Proper Round Dancing Styling and Etiquette (in 1879)
by John Brant
In 1879 C.T. De Witt published a book titled: Cartier
and Baron's practical illustrated waltz instructor, ball room guide, and call
book. Giving ample directions for dancing every kind of square and round dances,
together with cotillons--including the newest and most popular figures of "the
This is what the book said about styling.
The gentleman prior to engaging in the dance, places himself in front of his
partner, a little to her right, encircles her waist with his right arm,
supporting her firmly, yet gently, and holds her right hand with his left,
extending it nearly to the height of his waist, slightly bent at the
The lady's left hand should rest lightly upon her partner's left shoulder,
while the right arm should be extended nearly straight with the palm of her hand
turned downward. The gentleman then places the inner side of the fingers of his
left hand against the inner side of the fingers of the lady's right
The gentleman being at all times responsible for the guidance of his partner
he should, therefore, use the greatest precaution against colliding with other
couples. He should regulate the proper distance to be maintained between himself
and his partner, neither holding her so close as to impede her freedom of
action, nor stand too far aloof, which would prevent his rendering her
sufficient support. The lady should allow herself to be entirely guided by her
partner, without in any case endeavoring to follow her own impulses.
In all the round dances, the lady commences with the right foot and the
gentleman with the left. Both dancers should turn their heads slightly to the
left, overlooking one another's shoulders.
This is what the book said about etiquette:
At a private party a gentleman may offer to dance with a lady without an
introduction; at balls the rule is different, and a gentleman should be
introduced either by the floor manager or the lady's escort. This introduction
is for the mere purpose of dancing, and does not entitle you to claim her
acquaintance afterwards. A lady who declines dancing with a gentleman should
afford him some reason. Never wait until the signal is given to take a partner,
for nothing is more impolite than to invite a lady hastily, and when the dancers
are already in place, this can be allowed only when the sets are
Gentlemen should dance the first set with the ladies under their escort.
Among persons not previously acquainted, the acquaintance ends with the dance;
and if a gentleman desires to dance a second time with the same lady, he must be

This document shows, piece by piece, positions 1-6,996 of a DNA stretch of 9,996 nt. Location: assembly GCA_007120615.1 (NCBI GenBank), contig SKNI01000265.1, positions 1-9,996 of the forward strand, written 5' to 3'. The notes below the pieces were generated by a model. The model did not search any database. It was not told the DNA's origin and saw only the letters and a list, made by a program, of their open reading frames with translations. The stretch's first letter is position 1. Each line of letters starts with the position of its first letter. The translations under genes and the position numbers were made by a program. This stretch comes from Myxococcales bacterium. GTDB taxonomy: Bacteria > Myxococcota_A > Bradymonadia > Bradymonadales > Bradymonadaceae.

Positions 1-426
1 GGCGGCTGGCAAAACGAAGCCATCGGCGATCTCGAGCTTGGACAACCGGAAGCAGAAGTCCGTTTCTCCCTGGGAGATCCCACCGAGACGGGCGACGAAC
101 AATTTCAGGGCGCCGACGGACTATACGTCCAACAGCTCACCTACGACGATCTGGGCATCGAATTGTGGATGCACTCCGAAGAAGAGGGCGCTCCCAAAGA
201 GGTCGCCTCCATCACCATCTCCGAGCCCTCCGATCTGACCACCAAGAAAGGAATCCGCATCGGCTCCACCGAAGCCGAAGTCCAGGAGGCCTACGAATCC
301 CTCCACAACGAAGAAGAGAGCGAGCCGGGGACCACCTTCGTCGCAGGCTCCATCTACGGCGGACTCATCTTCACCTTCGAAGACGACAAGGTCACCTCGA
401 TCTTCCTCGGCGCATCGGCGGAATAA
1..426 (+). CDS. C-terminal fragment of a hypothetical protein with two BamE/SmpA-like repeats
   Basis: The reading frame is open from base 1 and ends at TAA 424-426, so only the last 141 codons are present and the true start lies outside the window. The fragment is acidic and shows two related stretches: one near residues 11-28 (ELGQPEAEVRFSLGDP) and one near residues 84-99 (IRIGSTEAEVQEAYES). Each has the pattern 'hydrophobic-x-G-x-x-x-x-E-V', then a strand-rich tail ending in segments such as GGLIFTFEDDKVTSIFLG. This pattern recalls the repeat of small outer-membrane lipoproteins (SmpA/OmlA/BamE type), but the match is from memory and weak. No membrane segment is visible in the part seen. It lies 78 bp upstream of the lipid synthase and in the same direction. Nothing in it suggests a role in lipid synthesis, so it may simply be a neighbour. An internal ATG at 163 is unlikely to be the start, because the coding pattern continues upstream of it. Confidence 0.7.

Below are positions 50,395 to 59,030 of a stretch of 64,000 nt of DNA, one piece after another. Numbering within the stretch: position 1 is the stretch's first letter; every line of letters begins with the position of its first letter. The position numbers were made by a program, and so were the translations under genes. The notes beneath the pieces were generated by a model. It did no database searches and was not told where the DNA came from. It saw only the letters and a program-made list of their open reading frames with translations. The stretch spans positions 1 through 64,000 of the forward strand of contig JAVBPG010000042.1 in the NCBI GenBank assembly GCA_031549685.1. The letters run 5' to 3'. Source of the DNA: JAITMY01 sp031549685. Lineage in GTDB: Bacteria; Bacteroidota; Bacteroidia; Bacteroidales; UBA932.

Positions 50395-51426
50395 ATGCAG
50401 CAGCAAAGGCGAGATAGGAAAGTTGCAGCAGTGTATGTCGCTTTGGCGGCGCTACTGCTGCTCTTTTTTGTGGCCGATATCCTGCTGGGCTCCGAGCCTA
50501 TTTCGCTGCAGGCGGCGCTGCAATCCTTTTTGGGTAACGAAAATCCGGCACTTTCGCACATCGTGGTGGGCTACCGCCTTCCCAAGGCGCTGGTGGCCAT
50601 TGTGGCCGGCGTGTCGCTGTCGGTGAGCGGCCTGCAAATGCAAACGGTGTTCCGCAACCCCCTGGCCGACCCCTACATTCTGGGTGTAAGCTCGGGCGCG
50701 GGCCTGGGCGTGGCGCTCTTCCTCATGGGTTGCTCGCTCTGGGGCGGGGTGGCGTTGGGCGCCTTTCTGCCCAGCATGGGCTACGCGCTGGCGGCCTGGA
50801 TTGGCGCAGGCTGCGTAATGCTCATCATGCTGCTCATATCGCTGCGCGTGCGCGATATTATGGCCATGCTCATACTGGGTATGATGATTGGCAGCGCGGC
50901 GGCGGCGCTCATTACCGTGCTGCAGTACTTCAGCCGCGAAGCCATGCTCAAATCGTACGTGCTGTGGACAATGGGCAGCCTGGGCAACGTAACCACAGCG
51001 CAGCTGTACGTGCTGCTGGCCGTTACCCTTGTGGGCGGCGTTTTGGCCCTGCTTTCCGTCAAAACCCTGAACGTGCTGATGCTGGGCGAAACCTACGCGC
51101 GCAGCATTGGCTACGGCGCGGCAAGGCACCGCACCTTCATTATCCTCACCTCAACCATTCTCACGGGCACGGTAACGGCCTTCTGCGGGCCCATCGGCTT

presented again; and unless the lady indicates otherwise, he has no claim to her
recognition at any subsequent time or place.
The proper head of the ball room is generally opposite or furthest from the
main entrance. Many suppose it to be nearest the orchestra; this is an error,
for the orchestra is sometimes on the side, or over the entrance of large ball
rooms, but the head is never at either of these places. When the entrance is on
a side of the room, custom determines which end, to the right or left of it, is
the head. At private houses there is no established rule for determining the
head. It may be near the front windows or at the opposite end, at the option of
the master of ceremonies.
Never attempt to stand up in a Cotillion
without knowing something of the figure. Do not kick or caper about nor sway
your body to and fro: lead your lady gently, only by the fingers, not to grasp
her hand. It is a breach of etiquette, when dancing, to leave one set to join
another, except when the change is occasioned by mistakes as to the
pre-occupancy of place. Rather than dispute as to the pre-occupancy of place. it
is better to withdraw from the set.
During the dance, all should be exclusively devoted to their partners, and
never allow themselves to keep up by conversation or the telegraph of the eye
and face, a communication with others. Even those persons who are familiar with
all the formalities of fashionable society, are often the worst offenders
against the common decencies of life.
It is very impolite and insulting in either lady or gentleman, while dancing
in a quadrille, to mar the pleasure of others by galloping around or inside of
the next set.
A lady should never engage herself more than for the following set, unless
by the consent of the gentleman who accompanies her.
Modern Round Dancing is certainly more complex in structure today. There are over 700 moves
on the list of moves. However, the rules of engagement, etiquette wise, were
certainly more complicated than today in the nineteenth century.
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with the stipulation that credit be given to the contributing author/publisher.